It's well known that the English are forever complaining about the weather. As January moves to February, we continue with one of the wildest and most unusual winters in living memory. No snow, hardly any frost, in fact temperatures rarely falling to zero degrees C. My daily walk or short drive into the hills would normally be recorded on film using one of my treasured and ancient cameras. Instead, these activities have largely been abandoned. My garden is a quagmire, the lane outside is running with water and the local fields, footpaths and woodlands are all but impassable. Each day rarely brings even a glimpse of sunshine. In the hills, it's gale-force winds and horizontal rain. Simply opening the car door risks it being ripped from it's hinges.

So, here's a typical Englishman moaning about the weather. But on reflection, I am one of the fortunate. A few miles away along the 'glorious' River Severn, a life threatening torrent rages. In towns, flood barriers are erected. Downstream, great swaithes of farmland are under water. Many villages having been cut off for up to six weeks. An hour and half's drive away, the sea relentlessly pounds the promenade of an old university town. Lectures are cancelled, students are moved out of their sea front accommodation. Visitors are advised to stay away as sea defences crumble under the relentless pounding from giant waves. And the forecasters say there's more of the same to come!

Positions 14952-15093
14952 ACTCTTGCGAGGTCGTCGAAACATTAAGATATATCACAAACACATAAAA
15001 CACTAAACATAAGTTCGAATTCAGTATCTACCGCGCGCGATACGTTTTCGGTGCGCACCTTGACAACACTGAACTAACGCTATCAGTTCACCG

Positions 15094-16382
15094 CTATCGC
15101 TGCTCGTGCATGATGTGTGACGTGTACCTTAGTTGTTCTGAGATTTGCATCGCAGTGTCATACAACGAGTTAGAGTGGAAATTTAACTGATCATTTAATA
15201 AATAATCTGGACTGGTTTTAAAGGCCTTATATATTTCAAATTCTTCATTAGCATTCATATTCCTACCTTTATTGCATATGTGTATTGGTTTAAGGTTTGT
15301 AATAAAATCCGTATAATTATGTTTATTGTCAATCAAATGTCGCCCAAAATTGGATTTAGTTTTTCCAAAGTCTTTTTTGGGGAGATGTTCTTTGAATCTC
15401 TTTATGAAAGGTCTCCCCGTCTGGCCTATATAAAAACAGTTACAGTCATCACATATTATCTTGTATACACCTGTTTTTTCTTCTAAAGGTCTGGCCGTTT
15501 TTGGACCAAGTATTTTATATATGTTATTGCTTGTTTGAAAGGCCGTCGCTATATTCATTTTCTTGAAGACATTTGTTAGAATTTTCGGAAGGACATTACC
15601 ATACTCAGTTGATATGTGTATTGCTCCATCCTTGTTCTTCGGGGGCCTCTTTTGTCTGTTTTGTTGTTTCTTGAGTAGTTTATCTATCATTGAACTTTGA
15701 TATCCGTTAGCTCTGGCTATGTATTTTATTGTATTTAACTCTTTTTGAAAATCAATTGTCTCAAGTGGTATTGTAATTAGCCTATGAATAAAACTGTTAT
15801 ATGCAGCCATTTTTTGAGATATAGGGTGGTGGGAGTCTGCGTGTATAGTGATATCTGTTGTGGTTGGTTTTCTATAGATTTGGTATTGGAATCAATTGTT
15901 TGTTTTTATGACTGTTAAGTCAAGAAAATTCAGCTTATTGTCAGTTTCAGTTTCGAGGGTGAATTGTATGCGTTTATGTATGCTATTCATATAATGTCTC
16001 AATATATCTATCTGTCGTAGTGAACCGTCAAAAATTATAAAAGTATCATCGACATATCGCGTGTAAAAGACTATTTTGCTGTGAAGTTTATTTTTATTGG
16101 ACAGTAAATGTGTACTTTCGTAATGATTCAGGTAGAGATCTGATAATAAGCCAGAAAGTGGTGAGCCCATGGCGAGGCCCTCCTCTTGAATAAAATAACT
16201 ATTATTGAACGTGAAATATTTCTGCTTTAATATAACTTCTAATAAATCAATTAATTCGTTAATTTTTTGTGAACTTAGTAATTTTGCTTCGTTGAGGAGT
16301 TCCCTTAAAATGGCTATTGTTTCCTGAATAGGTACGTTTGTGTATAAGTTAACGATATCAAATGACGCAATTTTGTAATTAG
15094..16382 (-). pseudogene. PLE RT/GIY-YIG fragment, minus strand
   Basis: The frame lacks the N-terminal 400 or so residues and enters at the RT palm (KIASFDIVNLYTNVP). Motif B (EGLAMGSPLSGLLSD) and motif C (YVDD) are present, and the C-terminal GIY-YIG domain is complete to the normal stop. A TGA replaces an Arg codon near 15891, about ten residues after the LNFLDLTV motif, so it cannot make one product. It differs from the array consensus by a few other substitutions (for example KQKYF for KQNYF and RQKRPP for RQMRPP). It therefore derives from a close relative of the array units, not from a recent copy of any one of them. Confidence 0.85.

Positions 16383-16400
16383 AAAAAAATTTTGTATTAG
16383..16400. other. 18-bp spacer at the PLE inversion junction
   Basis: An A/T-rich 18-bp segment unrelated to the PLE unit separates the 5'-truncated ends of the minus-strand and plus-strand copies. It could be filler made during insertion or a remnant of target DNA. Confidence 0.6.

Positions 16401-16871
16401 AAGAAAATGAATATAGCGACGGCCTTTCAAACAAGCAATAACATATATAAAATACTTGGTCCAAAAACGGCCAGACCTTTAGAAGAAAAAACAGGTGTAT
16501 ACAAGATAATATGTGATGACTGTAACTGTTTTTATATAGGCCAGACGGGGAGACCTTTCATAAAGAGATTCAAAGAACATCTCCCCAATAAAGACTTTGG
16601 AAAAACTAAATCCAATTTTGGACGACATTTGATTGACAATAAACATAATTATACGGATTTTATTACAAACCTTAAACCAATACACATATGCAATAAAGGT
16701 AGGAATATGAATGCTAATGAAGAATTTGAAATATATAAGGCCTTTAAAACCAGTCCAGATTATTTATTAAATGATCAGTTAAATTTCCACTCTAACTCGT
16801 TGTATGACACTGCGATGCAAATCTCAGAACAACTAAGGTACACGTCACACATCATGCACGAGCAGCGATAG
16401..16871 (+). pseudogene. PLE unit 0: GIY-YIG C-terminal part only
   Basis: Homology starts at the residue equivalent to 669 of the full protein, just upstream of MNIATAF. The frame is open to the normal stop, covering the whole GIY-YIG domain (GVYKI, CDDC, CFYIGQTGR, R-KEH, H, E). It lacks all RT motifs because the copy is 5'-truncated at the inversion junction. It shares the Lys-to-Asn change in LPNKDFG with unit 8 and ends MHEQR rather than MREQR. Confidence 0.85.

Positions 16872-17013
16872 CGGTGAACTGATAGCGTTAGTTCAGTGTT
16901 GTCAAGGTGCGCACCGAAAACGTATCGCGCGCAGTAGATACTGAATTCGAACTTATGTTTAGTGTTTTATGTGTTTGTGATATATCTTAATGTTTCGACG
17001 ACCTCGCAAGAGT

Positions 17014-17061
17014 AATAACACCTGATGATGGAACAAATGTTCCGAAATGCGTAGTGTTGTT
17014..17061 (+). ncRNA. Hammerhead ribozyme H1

Of course, great photo opportunities are to be had in such conditions. Many amazing images have already been taken by the brave and the foolhardy, often risking their lives in doing so. Such photgraphy might now be classified as an 'extreme' sport with many camera club members competing for prizes and admiration.

So, what's it like where you are? Televised reports from the USA and elsewhere show the most extreme of weather, often far worse than here in the UK. Many areas around the world are suffering drought conditions. I wonder why we can't find a way of exporting some of our surplus water instead of just letting run off into the sea. We can do it with oil and gas, why not water?

So here I am, two camera bodies loaded with two different black and white films waiting for the right day to return. A third body lies dormant in a drawer along with a roll of colour film which may or may nor be used during the coming year. In the mean time, I've nothing new to offer ipernity. So it's a few images recycled from 'the other place' or looking through files of old negatives to see if I have missed anything worthwhile.

That's my old man's latest moan over with. Now I must get back to admiring much of my ipernity friends work. Thank you all most sincerely for the pleasure you give me and may I wish you all the very best for the coming year.